16 May 2011

Labour’s record

We now have the final data on Labour’s work to reduce poverty, the figures for 2009/10 when child poverty fell. Read it in this Department for work and pensions (DWP) report Households below average income (May 2011). The Institute for financial studies (IFS) has published a comprehensive analysis of this, Poverty and inequality in the UK: 2011.

In Labour’s first full year, 1998/99, there were 3.5 million children in the UK in relative poverty; that was 26 percent of children. In 2009/10 there were 2.6 million, 20 percent.

Reducing child poverty by nearly a million is a worthy achievement from which children in Cornwall benefited. It was a substantial fall but not nearly enough. Labour missed its target to halve it by 2010 and the end-target of 2020 is candidly out of reach. Labour began promisingly but lost focus and drive and faltered in the middle of its period in office which saw a mortifying rise in child poverty as my earlier posts of 2008 and 2009 miserably record. I see no reason to retract what I said then:

“Some good work has been done, especially before 2005, as Labour half-heartedly tackled the leftover misery of an uncivilised version of Toryism which doubled the number of children in poverty after 1979. Labour had to balance on one hand the need to encourage enterprise and justly enable the reward of achievement and on the other hand the need to redistribute wealth to help those with life’s short straw. That takes skill and resolve and the disagreeable truth is that the Labour government lacked them. It also lacked the courage to challenge the self-absorbed to see beyond themselves and see a society; and it did not understand, for all the chatter of a moral compass and religion, the difference between rewarding success and indulging greed.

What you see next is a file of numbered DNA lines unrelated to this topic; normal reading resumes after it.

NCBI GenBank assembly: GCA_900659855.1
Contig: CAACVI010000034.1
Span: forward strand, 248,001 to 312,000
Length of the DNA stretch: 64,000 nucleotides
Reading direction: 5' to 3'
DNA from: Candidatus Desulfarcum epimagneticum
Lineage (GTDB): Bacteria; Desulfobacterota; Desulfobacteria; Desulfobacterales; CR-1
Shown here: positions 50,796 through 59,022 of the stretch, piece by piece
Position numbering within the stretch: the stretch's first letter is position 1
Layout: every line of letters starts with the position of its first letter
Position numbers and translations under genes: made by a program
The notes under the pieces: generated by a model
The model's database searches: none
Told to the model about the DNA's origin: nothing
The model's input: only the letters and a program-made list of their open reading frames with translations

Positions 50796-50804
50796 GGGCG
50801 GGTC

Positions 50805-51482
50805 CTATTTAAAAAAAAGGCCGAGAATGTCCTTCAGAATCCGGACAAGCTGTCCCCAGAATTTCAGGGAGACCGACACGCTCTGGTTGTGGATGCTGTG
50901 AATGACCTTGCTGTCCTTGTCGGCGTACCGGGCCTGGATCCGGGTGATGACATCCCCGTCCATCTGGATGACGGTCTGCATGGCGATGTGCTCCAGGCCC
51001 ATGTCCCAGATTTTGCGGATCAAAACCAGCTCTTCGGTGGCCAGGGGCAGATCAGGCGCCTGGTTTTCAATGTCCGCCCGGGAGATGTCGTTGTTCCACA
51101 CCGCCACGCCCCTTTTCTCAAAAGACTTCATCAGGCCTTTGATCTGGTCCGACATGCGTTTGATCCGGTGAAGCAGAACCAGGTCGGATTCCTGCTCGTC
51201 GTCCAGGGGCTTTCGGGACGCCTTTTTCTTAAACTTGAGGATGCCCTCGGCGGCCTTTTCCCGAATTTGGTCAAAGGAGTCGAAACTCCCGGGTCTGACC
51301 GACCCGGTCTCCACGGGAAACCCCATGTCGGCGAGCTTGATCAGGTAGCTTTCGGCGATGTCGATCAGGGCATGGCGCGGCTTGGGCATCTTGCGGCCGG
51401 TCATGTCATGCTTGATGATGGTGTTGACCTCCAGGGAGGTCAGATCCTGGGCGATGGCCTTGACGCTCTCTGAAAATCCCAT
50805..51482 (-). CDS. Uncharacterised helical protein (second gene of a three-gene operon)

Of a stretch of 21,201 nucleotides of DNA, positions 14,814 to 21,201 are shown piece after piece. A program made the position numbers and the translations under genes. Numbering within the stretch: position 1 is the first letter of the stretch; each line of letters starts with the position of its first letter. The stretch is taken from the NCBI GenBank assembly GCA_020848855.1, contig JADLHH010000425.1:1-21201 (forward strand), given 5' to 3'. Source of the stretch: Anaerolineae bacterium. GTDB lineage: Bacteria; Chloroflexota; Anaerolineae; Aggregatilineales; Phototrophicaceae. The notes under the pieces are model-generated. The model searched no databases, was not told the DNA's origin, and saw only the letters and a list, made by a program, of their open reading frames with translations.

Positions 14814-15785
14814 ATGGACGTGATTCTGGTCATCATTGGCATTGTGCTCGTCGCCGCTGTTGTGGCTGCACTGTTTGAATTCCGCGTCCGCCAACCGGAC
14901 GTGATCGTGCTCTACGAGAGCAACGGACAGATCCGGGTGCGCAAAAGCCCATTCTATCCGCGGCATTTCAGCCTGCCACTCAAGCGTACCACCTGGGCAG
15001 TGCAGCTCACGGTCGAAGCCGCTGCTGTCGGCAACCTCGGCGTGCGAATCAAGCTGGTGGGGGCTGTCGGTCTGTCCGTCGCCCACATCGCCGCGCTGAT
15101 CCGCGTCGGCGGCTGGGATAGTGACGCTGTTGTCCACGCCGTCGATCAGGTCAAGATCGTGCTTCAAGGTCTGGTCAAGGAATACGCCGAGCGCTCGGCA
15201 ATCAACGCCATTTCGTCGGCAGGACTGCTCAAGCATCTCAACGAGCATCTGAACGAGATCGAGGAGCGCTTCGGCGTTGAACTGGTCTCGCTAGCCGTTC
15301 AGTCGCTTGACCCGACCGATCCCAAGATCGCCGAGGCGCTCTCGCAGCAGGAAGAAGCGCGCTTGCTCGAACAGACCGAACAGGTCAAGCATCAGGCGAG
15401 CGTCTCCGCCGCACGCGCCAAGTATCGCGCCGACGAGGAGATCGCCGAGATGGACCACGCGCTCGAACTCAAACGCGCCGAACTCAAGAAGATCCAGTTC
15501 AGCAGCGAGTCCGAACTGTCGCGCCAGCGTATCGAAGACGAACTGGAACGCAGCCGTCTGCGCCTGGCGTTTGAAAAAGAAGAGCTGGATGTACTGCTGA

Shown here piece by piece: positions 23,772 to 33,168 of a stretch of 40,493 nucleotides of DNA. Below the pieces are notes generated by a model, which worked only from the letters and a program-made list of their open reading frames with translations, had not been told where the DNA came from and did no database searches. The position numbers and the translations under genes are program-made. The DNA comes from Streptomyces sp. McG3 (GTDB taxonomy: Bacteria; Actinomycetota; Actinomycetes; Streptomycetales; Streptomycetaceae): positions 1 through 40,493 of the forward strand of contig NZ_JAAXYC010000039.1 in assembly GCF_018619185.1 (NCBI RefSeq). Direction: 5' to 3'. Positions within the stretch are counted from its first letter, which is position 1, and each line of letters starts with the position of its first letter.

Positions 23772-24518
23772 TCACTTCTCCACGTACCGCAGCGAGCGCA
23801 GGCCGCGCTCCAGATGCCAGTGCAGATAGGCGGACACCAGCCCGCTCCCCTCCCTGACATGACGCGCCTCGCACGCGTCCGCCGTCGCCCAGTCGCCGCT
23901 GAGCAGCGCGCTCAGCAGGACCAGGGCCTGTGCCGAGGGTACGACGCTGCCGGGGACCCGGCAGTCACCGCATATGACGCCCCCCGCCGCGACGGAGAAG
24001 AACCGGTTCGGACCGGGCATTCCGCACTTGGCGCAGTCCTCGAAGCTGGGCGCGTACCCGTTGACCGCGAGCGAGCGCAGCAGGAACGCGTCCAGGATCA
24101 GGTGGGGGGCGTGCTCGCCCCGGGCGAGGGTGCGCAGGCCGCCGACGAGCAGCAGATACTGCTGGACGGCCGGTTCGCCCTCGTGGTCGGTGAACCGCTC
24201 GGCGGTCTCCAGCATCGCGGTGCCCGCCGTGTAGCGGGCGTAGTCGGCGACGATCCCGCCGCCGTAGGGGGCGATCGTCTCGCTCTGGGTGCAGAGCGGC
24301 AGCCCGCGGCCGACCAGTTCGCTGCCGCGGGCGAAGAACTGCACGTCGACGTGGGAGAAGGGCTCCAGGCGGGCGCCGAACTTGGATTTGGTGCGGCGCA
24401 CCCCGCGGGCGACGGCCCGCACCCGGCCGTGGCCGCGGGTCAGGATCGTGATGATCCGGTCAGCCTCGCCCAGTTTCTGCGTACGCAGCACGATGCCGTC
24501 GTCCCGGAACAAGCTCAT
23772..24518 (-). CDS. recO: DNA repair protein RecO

“It didn’t have to be like this. There has been enough money since 1997 to achieve the noble ambition. Yes, it might well be impossible to persuade most of the wealthy that the children of the poor deserve a break. It takes political and moral skill and determination to persuade middling workers, who are the vast majority and who often struggle themselves, that children in poverty should be a major priority, that there is a bill that must be paid. It takes courage to make them a priority. A supine Labour government wasn’t up to the task.” (2009)

Looking back on child poverty and the Labour years, a curate’s egg performance. The welcome strong beginning and end cannot eradicate the failure of the other years and the disturbing causes of that failure which say much about Labour under whom inequality also increased (see for example data on the Gini coefficient, pages 30 and 31 of the DWP May 2011 report and this IFS report). The party should understand its record here (and in affordable housing, another failure) and devise new policies and acquire lasting resolve.

And now

The Tory Libdem government does not seem to have a convincing strategy to continue to reduce child poverty. Indeed, it is pursuing policies that a report from the IFS says will likely lead to an increase in child poverty. This would be a moral scandal.

The Tory Libdems have played down the role of more money in reducing poverty and I agree that it isn’t only a question of money though I am wary when millionaire politicians say that. However, more money, from benefits and from work with decent pay and from tax credits, for example, are key to a significant reduction. A rise in child poverty because of government policies would irretrievably mark the Libdems as one of the parties of reaction and regress.

Poverty and work

I have remarked before on the evidence that more than half of children in poverty live in families where at least one adult works (and see page 12 of Households below average income, May 2011). Getting people into work will not of itself end poverty. There is a need to see that wages are more than minimal. A few months ago I wrote about the need for a living wage in Cornwall and I am about to return to the topic.

I am alarmed about future progress on child poverty.


The report Child poverty needs assessment for Cornwall 2011 looks in detail at child poverty in Cornwall. The data is from August 2008. Cornwall as a whole has a lower proportion of child poverty than England as a whole but its incidence varies vastly across the county. Look at the definition of poverty in this report and that in the DWP report. There are also more detailed Cornwall maps here.


The figures that I cite are the ‘before housing costs’ ones; the May 2011 DWP report gives ones for ‘after housing costs’ too; see page 224 of the report for what these terms involve. Definitions of relative and absolute poverty are on pages 10 and 11 of the report.

Earlier posts on child poverty

Child poverty in Cornwall 5 August 2007

A mortifying failure 11 June 2008

Shameful failure 23 May 2009

Deprivation matters 11 June 2010

Making people poor 16 December 2010